The International Business Times cited concerns that the Trump administration might move to overturn that directive, which issued guidelines for how publicly traded companies should report the potential impacts of climate change on their businesses. However, a new report on the requirement publicized by the Government Accountability Office Monday said that the SEC had no plans to alter the directive in any way.
Shareholder Group Urges Shell to Go Green https://t.co/dpOgyJr6Ha @NRDC @350 @SierraClub @ClimateReality @ClimateNexus @DeSmogBlog #shell— EcoWatch (@EcoWatch)1522069513.0
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Four years ago, Jacob Abel cast his first presidential vote for Donald Trump. As a young conservative from Concord, North Carolina, the choice felt natural.
But this November, he plans to cast a "protest vote" for a write-in candidate or abstain from casting a ballot for president. A determining factor in his 180-degree turn? Climate change.
Fractures Among Young Climate Conservatives<p>While young conservatives have united around the urgency of climate change, they remain divided over how to bring their concerns to the ballot box. Some embrace right-wing <a href="https://www.washingtonpost.com/politics/biden-attacks-republican-convention/2020/08/24/434e5b46-e66d-11ea-970a-64c73a1c2392_story.html" target="_blank">attacks</a> painting Biden as a "tool of the left" and find his climate agenda "radical." Others can't find a way to justify voting for Trump, even if it means breaking with their party.</p><p>Patrick Mann from Orange County, California, voted for Trump in 2016. But today, he's leading Aggies for Joe at Texas A&M University and is co-founder of Texas Students for Biden. </p><p>Mann grew up watching wildfires ravage his home state, nearly forcing his family to evacuate in 2017. The GOP is failing to "meet the moment" for climate action, Mann said. He's hoping Biden will deliver on a promise to "<a href="https://www.desmoinesregister.com/story/opinion/columnists/caucus/2020/01/06/joe-biden-democrat-president-iowa-caucus-restore-soul-our-nation/2806422001/" target="_blank">restore the soul of our nation</a>." </p><p>Taylor Walker from Pensacola, Florida, is also determined to make her voice heard on climate, including by casting her first-ever vote for president—but not for Biden.</p>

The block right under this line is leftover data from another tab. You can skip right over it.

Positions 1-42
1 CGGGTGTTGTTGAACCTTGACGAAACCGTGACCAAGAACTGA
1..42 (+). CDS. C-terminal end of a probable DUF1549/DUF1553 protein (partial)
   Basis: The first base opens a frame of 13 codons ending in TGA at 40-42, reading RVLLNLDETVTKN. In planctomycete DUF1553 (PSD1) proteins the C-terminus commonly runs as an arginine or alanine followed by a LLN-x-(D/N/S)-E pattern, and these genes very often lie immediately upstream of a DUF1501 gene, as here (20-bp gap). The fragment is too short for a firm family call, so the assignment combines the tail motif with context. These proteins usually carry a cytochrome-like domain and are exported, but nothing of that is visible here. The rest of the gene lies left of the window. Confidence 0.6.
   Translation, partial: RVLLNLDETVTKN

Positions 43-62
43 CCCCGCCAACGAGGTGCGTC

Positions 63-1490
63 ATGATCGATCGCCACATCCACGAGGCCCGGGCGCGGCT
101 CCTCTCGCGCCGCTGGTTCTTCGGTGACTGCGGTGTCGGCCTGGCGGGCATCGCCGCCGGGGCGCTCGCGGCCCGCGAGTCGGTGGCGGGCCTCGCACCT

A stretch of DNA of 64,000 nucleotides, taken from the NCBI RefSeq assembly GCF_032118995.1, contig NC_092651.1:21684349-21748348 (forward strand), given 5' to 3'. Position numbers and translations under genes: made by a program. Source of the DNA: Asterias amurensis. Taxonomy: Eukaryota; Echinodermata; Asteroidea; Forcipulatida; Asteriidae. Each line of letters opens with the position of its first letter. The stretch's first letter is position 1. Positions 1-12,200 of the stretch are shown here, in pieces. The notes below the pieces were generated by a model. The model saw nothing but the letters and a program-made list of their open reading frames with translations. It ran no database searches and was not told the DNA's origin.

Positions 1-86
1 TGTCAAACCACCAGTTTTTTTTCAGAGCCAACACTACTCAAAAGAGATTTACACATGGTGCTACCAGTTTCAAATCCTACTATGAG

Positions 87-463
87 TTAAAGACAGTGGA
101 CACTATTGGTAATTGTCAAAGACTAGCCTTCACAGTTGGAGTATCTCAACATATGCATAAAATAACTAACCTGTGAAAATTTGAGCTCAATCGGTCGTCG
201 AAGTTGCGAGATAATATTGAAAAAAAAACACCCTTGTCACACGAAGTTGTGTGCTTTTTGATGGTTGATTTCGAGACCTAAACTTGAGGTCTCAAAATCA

A False Equivalency<p>Young climate conservatives may fear climate denial and delayed climate action, but more than that, they fear the growing political momentum around the Green New Deal, the massive spending it entails and <a href="https://joebiden.com/climate-plan/" target="_blank">Biden's citing of it</a> as a "crucial framing for meeting the climate challenges we face."</p><p>Many don't want to split with their party to support a Democrat whose <a href="https://www.npr.org/2019/09/03/757220130/joe-biden-on-bipartisanship-gun-control-and-regrets-over-inaction-after-a-traged" target="_blank">allegedly bipartisan intentions</a> they doubt. If stymieing what they consider a radical green agenda means re-electing a climate change denying president, so be it. </p><p>"I'm scared of climate change, but I'm also scared of the Green New Deal and what it means for America," said Ben Mutolo, a republicEN spokesperson and junior at SUNY College of Environmental Science and Forestry. </p><p>Mutolo felt encouraged by former Ohio Governor John Kasich's <a href="https://www.rollcall.com/2020/08/17/kasich-speech-to-democratic-convention-follows-years-of-building-conservative-credentials/" target="_blank" rel="noopener noreferrer">appearance</a> at the Democratic National Convention, but he still struggles to see himself voting for Biden. Though the candidate paints himself as a <a href="https://www.latimes.com/politics/story/2020-08-12/harris-biden-different-generation-similar-political-instinct" target="_blank" rel="noopener noreferrer">centrist,</a> Mutolo believes he's "cozying up to the ultra-progressive left." </p><p>Mutolo, who wants to see market-based climate solutions like a carbon tax, feels torn between a candidate whose climate plan relies on taking an "<a href="https://joebiden.com/environmental-justice-plan/#" target="_blank" rel="noopener noreferrer">All-of-Government approach</a>," and one with no efforts to reign in global warming at all. <span></span></p><p>Leiserowitz said he appreciated how a conservative might feel Biden's climate plan "doesn't jive with their limited government, free-market approach."</p><p>But he sees a strong distinction between voting for a presidential candidate with a <a href="https://www.nytimes.com/2020/07/14/us/politics/biden-climate-plan.html" target="_blank">$2 trillion climate plan</a> that includes large renewable energy investments, which have <a href="https://climatecommunication.yale.edu/publications/politics-global-warming-april-2020/" target="_blank" rel="noopener noreferrer">bipartisan support</a>, and a candidate trying "to take the country in the opposite direction, towards more fossil fuels."</p>